By Yehudis Bryski (nee Schwei)
I was a big-eyed seven-year-old, standing at the bottom of the winding staircase in what seemed a mansion. It was an old house. A quiet house. But there was a special warmth. It was the warmth of an old man who had a sublime treasure in his heart, with a wide window for those around. His smile hid a life story like no other. “I remember finding the chometz with the spoon and feather as a child,” I heard him say to my father, with such pride.
That pride was visible again when he sat at the Friday night Shabbos table of my parents, Rabbi Yossi and Rivkah Schwei, Shluchim in Luton, England. From the moment he walked in, he was radiant with the energy of a twenty-year-old.
The way he watched my father recite kiddush looked like a son watching his father, as though he was reminiscing childhood memories. Conversations flowed comfortably and freely with Uncle John around and even when he described his challenging experiences coming to England with the Kindertransport, he always had a positive twinkle in his eye or comment to go with it. It was fun to listen to his stories about his teacher Rabbiner Dr. Schlesinger, about whom he spoke with such awe as well as the pranks he remembered doing in class!
Often, he would recite verses from the Torah and quotes from the Mishnah that were etched in his memory from what he had learned eighty years before. He used to chant frequently the opening verses of his Bar Mitzva parsha. To watch him sing “Oifen pripitchik” and other Yiddish songs with my father could easily bring one to tears.
A watchmaker and jeweler by profession, Uncle John noticed and complimented us on the jewelry we wore, stating his opinion that jewelry must always shine. I guess that’s a good way to sum up such an awesome man. He didn’t just live life, he made his and others’ lives shine. When he sat in shul, there was a warm ambiance around him. When he spoke about his childhood memories of Yiddishkeit, his eyes shone. He enjoyed my mother’s cooking, gave warm compliments, and always left us feeling uplifted.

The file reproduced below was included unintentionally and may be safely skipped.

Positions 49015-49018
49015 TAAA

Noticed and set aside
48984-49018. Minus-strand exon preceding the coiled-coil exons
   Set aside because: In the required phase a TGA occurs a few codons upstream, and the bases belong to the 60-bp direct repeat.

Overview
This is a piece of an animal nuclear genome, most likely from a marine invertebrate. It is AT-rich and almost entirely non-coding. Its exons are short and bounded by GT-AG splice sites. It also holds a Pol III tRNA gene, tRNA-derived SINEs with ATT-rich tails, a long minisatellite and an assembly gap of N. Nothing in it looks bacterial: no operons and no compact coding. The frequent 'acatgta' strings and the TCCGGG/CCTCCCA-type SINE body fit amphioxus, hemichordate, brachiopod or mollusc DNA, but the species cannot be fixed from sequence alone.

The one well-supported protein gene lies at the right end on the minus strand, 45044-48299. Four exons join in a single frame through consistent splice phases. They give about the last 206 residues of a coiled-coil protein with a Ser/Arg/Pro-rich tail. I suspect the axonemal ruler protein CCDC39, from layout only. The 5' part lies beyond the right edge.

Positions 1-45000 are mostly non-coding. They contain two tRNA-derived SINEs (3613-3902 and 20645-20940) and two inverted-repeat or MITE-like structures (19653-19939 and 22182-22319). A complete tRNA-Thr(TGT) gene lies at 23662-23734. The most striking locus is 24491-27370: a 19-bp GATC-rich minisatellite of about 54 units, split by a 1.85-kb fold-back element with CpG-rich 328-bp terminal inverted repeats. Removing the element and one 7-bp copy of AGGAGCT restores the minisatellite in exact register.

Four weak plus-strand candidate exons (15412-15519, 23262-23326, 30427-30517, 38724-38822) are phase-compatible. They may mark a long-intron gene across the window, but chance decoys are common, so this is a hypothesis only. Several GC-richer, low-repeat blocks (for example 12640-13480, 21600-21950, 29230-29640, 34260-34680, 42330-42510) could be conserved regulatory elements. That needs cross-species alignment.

The past two years, the excitement was tangible about a new project he wanted to do: donate a Sefer Torah in honor of his parents and sister who perished in the Holocaust. It was his passion and dream.
A date was set for the Hachnosas Sefer Torah in June 2020. However, owing to Covid, these plans came to a pause. Just as it seemed possible to plan it again and a new date was set for Lag B’Omer 2021, Uncle John, passed away on the Shabbos before Lag B’Omer.
The completion of the Sefer Torah was postponed for several days -as Lag B’Omer was still during the week of his shiva- and then the Sefer Torah was completed by Rabbi A. Tiefenbrun on 22nd Iyar – 4th May 2021 for the merit of Uncle John – Shneur Zalman ben Yisrael a”h.
Although he did not see the completed Sefer Torah physically, Uncle John’s dream became a reality.
This was made possible by the persistent efforts of Rabbi Yossi and Rivkah Schwei and the Luton Jewish community, in particular Harvey Podgorney and Philip Kaye.
The Luton community is thrilled to be able to hear the reading of the Aseres Hadibros on Shavuos with a beautiful brand new Sefer Torah.
Shneur Zalman ben Yisrael is certainly proud.
John Salli Edelnand (Shneur Zalman ben Yisrael) was born in Halberstadt Germany on 5th December 1924 where he lived an active Jewish life with his parents Israel and Irene (nee Mischkowski) and sister Ida.
He went alone on the Kindertransport at the age of fourteen to London England in the summer of 1939, a few days before the German attack on Poland. His mother gave him a bar of soap and his father gave him cutlery, crockery and a silver watch that he had made himself.
Tragically, Israel, Irene and Ida did not manage to escape from Germany. On 12th April 1942, they were deported from Halberstadt to the Warsaw Ghetto via Magdeburg. There their traces are lost.
John trained as a watchmaker and settled in Luton UK where he built a watch and jewelry business which he ran successfully for decades.
He passed away in Luton at the age of ninety-six on 24th April 2021, shortly before his Sefer Torah was completed.